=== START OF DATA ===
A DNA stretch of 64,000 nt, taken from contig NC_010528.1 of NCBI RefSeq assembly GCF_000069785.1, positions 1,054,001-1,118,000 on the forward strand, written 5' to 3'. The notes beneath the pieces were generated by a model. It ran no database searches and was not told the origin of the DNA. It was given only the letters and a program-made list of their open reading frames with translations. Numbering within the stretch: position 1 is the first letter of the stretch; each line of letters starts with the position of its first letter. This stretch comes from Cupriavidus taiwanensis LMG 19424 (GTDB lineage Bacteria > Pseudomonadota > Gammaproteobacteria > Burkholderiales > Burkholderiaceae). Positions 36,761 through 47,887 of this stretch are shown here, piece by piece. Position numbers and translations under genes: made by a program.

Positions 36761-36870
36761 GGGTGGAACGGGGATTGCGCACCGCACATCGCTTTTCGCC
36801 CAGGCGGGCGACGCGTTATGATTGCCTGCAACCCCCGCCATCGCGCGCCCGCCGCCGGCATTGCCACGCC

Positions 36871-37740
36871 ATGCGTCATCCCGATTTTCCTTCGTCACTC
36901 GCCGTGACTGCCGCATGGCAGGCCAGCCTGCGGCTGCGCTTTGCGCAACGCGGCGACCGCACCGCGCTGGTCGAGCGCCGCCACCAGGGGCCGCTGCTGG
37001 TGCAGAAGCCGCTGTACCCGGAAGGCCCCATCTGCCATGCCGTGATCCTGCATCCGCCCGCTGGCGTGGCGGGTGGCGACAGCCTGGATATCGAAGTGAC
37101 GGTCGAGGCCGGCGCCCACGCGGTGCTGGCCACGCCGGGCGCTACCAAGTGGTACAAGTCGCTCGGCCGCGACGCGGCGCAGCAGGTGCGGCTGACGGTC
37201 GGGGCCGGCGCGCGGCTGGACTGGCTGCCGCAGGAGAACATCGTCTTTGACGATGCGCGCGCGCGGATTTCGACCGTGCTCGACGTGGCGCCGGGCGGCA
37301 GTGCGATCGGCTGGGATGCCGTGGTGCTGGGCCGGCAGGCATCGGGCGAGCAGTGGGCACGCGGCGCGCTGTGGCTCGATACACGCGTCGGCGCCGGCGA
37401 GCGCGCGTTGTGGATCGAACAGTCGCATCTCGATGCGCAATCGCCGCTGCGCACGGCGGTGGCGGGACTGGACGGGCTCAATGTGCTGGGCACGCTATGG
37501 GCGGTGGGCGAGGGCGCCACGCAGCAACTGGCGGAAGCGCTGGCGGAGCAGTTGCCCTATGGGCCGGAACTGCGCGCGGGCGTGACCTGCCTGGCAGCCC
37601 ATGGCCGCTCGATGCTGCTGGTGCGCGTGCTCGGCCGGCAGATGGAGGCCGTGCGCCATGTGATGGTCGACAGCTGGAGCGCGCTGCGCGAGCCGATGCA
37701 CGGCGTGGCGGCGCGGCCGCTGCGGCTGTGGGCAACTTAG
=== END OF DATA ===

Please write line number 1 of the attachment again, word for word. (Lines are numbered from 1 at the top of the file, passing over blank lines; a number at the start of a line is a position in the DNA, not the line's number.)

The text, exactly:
A DNA stretch of 64,000 nt, taken from contig NC_010528.1 of NCBI RefSeq assembly GCF_000069785.1, positions 1,054,001-1,118,000 on the forward strand, written 5' to 3'. The notes beneath the pieces were generated by a model. It ran no database searches and was not told the origin of the DNA. It was given only the letters and a program-made list of their open reading frames with translations. Numbering within the stretch: position 1 is the first letter of the stretch; each line of letters starts with the position of its first letter. This stretch comes from Cupriavidus taiwanensis LMG 19424 (GTDB lineage Bacteria > Pseudomonadota > Gammaproteobacteria > Burkholderiales > Burkholderiaceae). Positions 36,761 through 47,887 of this stretch are shown here, piece by piece. Position numbers and translations under genes: made by a program.